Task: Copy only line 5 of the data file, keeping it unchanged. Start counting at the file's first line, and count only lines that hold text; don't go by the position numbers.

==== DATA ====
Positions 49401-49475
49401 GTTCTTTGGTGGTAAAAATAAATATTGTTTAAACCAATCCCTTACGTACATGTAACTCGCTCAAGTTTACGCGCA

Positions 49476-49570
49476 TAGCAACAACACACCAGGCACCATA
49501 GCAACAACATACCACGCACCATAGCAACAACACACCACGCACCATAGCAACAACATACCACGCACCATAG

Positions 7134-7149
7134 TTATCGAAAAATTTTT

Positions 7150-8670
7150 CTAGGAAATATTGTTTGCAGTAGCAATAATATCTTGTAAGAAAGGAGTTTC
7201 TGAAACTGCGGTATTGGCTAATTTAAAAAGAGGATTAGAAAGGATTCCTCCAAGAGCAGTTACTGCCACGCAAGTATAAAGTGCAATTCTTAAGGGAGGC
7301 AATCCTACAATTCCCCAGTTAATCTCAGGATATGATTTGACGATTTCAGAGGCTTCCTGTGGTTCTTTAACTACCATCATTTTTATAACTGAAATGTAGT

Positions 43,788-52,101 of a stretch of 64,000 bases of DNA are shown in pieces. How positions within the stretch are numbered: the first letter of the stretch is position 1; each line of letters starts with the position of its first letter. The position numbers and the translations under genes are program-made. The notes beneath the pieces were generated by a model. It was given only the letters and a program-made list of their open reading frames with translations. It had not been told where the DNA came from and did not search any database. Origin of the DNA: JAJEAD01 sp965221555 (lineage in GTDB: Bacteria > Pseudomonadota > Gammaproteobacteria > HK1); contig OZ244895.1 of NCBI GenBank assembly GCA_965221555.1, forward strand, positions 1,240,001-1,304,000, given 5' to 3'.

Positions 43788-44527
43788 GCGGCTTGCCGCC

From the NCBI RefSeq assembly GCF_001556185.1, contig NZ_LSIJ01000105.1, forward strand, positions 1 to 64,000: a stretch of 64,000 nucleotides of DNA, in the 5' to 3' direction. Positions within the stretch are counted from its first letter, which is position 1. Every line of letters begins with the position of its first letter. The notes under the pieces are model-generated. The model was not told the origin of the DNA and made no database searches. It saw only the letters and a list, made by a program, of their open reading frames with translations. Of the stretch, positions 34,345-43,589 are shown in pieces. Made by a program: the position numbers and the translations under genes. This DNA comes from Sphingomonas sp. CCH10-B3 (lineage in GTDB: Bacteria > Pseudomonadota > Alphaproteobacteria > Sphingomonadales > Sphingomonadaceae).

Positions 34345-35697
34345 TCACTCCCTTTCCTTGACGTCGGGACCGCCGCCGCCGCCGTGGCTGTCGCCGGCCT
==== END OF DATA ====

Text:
49501 GCAACAACATACCACGCACCATAGCAACAACACACCACGCACCATAGCAACAACATACCACGCACCATAG